Property, Getter, and Setter — Kotlin

We all are Android developers and we all started developing Android applications in Java by using OOPs concepts. But after the introduction of the Kotlin language, we all started moving towards the Kotlin language because it is now the recommended language for Android app development and during this transformation phase, we all noticed lots of differences in between these languages. Like in Java, we declare variables as private and after declaring that, we make one getter and one setter method for the same variable and these methods are made public. But when we moved to Kotlin, the whole process get reduced to just one line of code.

In this blog, we will learn about Property, Getter and Setter in Kotlin. But before starting the blog, have a smile on your face not because you have to write only one line of code for Getters and Setters in Kotlin, but because you are going to learn something new today :)


Properties are the variables (to be more precise, member variables) that are declared inside a class but outside the method. Kotlin properties can be declared either as mutable using the “var” keyword or as immutable using the “val” keyword.

Following is the syntax of property declaration:

var <propertyName>[: <PropertyType>] [= <property_initializer>]

Here, property initializer, getter and setter are optional. Following is an example of the same:

fun main(args : Array) {
    val name: String = "MindOrks"
    var members: Int = 5000
    members = 7000 // In can be assigned any number of times
    name = "New Name" // It can not be assigned again

By default, all properties and functions in Kotlin are public. But in case of private and protected, you have to add it explicitly. Also, all properties in Kotlin are final by default. But what if I want to declare a variable as private and then add its getter and setter as public? Let’s see.

Getter and Setter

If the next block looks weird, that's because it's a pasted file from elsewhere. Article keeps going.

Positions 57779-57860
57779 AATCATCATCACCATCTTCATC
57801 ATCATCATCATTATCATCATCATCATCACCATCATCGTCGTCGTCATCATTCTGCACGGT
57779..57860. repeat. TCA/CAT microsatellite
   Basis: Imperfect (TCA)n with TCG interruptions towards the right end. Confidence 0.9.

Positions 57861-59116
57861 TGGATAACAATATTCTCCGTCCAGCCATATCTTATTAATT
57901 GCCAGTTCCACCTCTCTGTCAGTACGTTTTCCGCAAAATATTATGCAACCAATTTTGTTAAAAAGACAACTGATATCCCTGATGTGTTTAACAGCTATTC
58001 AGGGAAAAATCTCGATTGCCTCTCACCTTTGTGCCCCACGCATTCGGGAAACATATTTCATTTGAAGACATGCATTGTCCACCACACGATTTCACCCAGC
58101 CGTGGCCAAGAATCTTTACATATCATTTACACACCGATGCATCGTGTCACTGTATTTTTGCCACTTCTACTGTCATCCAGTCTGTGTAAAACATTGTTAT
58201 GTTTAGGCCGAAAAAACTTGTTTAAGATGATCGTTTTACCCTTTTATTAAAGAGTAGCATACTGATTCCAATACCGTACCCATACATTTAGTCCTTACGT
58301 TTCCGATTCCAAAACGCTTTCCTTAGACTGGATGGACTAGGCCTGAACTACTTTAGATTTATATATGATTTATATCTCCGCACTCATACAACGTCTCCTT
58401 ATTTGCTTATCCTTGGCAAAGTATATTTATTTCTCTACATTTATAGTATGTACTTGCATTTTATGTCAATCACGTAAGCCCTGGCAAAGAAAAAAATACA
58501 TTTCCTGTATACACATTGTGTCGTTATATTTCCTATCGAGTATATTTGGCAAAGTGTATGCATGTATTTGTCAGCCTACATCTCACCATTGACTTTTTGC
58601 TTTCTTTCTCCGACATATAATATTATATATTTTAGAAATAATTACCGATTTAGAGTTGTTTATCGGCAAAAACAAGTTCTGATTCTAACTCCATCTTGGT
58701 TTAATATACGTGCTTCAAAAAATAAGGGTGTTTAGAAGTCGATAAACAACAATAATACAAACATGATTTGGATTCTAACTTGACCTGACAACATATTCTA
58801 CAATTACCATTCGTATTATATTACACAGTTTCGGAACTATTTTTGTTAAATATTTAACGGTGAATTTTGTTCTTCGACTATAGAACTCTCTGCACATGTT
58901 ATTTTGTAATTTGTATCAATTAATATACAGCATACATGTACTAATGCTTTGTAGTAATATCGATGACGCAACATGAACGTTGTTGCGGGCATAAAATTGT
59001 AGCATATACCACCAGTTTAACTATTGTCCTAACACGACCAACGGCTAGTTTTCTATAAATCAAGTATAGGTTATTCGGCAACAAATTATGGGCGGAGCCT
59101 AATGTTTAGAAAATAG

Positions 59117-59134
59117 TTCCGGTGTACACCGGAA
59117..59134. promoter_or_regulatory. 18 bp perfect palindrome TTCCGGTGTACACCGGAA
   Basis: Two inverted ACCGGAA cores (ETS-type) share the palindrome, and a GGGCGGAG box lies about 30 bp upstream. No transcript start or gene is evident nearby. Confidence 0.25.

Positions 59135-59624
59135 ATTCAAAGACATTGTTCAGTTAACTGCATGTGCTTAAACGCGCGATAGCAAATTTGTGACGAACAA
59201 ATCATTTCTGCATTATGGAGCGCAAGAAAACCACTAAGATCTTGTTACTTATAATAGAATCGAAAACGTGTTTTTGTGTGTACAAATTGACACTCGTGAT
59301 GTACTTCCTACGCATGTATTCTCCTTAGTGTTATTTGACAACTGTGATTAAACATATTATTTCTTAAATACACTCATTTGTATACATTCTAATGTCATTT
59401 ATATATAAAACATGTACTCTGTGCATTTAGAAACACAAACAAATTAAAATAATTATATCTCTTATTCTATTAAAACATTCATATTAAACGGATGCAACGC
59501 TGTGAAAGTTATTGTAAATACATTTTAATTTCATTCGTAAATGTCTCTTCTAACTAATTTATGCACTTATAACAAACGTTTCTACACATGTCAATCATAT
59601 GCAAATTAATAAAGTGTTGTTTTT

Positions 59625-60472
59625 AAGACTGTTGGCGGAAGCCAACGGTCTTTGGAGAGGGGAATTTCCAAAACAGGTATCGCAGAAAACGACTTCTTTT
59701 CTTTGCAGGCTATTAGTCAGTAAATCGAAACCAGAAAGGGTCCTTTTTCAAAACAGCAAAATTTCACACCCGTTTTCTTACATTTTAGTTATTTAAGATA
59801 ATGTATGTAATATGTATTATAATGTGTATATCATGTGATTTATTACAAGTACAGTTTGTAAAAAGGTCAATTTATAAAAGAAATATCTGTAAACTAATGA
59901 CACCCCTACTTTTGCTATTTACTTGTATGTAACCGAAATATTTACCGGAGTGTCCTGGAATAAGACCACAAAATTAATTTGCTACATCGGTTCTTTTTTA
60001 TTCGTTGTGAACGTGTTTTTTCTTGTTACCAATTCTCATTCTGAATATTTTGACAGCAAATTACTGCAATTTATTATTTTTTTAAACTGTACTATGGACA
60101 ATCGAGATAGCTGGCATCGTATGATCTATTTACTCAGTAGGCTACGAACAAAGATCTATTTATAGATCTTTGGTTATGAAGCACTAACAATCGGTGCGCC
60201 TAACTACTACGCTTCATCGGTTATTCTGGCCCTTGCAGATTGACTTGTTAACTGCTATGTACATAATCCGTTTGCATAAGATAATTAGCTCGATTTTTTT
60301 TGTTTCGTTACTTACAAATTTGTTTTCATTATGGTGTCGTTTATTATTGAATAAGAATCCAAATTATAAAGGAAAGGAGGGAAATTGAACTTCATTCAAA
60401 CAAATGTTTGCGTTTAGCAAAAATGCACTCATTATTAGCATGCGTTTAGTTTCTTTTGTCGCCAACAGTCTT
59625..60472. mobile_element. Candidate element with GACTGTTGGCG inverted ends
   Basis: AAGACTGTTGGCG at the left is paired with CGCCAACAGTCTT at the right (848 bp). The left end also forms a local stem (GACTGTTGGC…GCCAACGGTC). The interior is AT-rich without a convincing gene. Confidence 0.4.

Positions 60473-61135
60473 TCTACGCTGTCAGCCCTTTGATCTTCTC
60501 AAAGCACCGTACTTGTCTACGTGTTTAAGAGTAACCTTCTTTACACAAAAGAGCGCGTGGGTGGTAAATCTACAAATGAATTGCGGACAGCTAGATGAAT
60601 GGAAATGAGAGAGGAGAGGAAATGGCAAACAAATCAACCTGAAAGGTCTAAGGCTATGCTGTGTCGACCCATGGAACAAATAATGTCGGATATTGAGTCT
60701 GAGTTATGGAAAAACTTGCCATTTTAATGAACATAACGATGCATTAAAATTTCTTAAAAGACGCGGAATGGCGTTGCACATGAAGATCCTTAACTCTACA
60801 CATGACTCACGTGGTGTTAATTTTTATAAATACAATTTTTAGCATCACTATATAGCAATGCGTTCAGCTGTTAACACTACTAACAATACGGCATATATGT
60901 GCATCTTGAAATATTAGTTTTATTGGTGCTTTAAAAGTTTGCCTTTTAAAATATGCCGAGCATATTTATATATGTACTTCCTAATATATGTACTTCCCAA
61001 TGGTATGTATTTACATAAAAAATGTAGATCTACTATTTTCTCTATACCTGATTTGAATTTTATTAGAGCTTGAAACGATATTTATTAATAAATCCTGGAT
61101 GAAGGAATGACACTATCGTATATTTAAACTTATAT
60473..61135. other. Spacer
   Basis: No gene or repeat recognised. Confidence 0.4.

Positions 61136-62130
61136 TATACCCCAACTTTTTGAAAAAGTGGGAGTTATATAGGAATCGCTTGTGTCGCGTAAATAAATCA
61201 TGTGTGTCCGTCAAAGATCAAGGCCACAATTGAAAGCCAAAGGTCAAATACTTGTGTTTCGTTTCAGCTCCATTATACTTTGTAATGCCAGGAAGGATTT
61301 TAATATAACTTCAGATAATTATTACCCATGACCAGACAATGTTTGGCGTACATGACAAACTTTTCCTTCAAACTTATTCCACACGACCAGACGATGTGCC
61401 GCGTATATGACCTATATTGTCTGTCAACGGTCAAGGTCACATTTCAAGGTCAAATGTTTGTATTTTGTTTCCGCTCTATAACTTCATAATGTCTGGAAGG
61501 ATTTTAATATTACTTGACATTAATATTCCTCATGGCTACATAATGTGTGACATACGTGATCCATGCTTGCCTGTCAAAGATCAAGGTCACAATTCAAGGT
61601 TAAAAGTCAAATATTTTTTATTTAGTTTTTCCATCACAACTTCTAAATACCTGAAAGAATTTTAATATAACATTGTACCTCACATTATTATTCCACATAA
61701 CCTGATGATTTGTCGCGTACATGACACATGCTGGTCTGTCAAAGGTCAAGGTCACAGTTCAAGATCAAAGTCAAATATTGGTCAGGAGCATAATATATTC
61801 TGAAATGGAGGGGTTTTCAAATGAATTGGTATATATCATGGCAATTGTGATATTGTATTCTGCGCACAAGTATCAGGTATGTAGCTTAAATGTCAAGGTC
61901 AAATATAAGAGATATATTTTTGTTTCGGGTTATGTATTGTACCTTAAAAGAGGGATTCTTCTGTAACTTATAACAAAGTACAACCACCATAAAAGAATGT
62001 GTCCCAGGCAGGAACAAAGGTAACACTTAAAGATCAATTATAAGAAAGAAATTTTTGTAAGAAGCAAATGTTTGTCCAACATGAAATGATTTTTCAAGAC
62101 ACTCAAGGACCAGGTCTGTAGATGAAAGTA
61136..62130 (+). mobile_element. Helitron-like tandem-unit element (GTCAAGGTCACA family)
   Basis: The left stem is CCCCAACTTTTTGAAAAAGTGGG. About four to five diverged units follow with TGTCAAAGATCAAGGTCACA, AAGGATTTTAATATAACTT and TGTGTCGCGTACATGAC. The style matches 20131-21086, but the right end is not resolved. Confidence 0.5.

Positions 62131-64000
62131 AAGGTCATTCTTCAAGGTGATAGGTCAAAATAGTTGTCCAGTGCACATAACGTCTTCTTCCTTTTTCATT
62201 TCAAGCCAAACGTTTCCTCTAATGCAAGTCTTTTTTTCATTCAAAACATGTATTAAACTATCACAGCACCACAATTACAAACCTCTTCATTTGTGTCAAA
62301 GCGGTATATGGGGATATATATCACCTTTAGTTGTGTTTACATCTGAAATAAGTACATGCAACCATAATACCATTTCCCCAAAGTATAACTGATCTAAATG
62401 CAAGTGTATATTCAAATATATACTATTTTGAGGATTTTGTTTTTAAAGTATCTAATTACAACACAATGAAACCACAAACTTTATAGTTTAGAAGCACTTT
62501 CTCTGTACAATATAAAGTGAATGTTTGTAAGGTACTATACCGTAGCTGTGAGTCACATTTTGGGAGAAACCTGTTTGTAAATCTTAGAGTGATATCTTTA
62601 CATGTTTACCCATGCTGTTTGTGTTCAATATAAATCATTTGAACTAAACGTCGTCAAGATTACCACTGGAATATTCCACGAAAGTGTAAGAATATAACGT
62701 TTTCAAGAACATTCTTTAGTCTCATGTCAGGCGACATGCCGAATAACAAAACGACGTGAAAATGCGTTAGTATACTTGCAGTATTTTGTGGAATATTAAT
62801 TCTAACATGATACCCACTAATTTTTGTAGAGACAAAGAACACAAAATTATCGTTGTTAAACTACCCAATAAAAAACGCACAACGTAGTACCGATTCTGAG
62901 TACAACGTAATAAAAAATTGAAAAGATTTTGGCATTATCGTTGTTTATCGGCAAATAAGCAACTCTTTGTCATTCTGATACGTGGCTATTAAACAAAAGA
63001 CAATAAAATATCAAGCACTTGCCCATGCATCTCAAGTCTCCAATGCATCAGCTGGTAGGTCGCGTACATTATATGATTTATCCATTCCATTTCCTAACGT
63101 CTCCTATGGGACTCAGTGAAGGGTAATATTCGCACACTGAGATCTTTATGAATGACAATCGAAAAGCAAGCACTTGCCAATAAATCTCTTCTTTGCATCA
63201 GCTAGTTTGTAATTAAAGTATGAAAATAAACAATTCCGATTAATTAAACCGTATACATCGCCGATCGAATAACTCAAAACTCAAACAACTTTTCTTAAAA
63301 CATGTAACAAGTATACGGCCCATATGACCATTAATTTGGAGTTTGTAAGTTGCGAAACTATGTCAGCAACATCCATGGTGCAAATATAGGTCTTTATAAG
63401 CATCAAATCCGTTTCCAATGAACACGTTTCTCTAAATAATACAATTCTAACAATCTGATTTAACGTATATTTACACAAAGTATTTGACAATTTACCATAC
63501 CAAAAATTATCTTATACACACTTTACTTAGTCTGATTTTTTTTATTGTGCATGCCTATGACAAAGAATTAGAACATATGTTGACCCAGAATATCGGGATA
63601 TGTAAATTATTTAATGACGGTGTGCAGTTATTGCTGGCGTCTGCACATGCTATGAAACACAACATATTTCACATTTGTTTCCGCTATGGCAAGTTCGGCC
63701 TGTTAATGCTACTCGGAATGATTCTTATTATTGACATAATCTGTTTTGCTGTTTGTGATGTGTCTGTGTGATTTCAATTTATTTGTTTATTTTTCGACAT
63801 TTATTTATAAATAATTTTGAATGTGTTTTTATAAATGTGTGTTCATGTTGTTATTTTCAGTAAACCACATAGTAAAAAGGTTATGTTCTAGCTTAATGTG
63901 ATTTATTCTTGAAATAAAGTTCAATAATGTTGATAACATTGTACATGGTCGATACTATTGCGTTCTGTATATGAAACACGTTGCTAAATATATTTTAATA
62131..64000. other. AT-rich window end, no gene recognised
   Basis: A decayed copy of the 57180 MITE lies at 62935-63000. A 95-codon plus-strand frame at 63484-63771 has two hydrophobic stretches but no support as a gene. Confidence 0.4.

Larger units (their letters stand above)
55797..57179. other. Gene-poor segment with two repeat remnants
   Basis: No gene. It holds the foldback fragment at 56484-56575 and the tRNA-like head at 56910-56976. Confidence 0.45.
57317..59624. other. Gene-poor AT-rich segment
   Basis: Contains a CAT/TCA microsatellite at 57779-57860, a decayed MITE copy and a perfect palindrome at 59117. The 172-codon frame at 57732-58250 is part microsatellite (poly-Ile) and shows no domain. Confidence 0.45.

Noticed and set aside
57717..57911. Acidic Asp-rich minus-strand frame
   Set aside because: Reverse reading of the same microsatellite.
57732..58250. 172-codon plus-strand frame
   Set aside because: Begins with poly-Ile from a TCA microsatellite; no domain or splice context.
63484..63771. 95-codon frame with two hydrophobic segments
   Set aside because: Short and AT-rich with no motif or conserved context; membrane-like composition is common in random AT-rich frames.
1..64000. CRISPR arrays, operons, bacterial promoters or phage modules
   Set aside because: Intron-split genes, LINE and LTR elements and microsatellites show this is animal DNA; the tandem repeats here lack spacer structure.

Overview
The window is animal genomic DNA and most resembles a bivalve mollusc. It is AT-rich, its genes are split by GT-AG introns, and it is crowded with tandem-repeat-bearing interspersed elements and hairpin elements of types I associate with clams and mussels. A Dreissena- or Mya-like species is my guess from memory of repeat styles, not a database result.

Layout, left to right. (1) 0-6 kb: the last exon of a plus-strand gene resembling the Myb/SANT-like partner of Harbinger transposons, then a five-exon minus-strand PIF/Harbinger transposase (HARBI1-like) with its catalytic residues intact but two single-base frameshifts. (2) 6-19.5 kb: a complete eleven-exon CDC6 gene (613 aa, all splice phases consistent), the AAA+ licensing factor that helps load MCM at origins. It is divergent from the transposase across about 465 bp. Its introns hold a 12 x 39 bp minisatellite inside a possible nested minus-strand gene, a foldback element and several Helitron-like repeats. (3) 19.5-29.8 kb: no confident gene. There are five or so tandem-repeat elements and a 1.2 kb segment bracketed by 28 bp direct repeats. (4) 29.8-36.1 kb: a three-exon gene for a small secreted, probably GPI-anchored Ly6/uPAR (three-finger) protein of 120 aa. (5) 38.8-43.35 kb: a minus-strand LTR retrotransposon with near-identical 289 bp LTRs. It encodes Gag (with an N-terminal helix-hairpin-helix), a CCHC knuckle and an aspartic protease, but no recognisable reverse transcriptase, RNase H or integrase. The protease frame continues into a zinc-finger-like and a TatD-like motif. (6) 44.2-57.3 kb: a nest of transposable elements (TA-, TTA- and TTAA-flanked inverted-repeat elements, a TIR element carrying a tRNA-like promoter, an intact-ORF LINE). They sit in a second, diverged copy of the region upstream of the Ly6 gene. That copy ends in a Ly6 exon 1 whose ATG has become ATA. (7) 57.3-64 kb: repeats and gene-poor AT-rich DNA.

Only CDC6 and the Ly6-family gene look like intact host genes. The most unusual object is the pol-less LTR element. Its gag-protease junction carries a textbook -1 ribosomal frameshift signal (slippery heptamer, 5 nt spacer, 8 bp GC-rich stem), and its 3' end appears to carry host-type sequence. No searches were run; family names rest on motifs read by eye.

As the name suggests, Getters are used to get the value of variables and Setters are used to set the value of any variable. No clapping please :) Let’s have an example. Following is the Java code for Getters and Setters:

class Community {
    //private variable
    private String name;

    //getter for name
    public getName() {
        return name;
    //setter for name
    public setName(String name) { = name;

Here, we are having two private variables named name and roll. Apart from this, we have Getters and Setters for these variables also. If we write the same code in Kotlin, then the code will be:

class Community {
    var name: String = "MindOrks"

That’s it. Trust me! This is the code for getters and setters in Kotlin. Getters and setters are auto-generated in the code. So, they are automatically created when we declare properties. The equivalent code for the above Kotlin code for Getter and Setter can be written as:

class Community {
    var name: String = "MindOrks"
        get() = field                     // getter
        set(value) { field = value }      // setter

So, why so write 2-3 lines of code when you can do the same just in one line?

Let’s look at some more examples. In the above class i.e. in the Community class, add two more private variables.

class Community {

    //private variable
    private String name;
    private String startingDate;
    private String desc; //description of community

    //getter for desc
    public getDesc() {
        return name + " " + startingDate;

    //setter for name
    public setDesc(String desc) {
        String descArray[] = desc.split(" ");
        name = descArray[0];
        startingDate = descArray[1];


In the above code, the getter method returns the description of community with space and the setter is used to break the description into two parts i.e. the name of community and the starting date of the community. The equivalent Kotlin code will be:

private lateinit var name: String
private lateinit var startingDate: String
var desc: String
    get() = name + " " + startingDate
    set(value) {
        val descArray = value.split(" ".toRegex())
        name = descArray[0]
        startingDate = descArray[1]

Isn’t it easy in Kotlin?

We can override the getter or setter in an extending class by defining the variable as open in the base class and then use the override keyword in the extending class.

//Base class
open var money: Int = 0
    get() = 10000

//Extending class
override var money: Int = 0
    get()= 20000

So, we started with a smile :) and ended with double smile :) :). Hope you learned something new today.

Do share this blog with your fellow developers to spread the knowledge. You can read more blogs on Android on our blogging website.

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Happy Learning :)

Team MindOrks!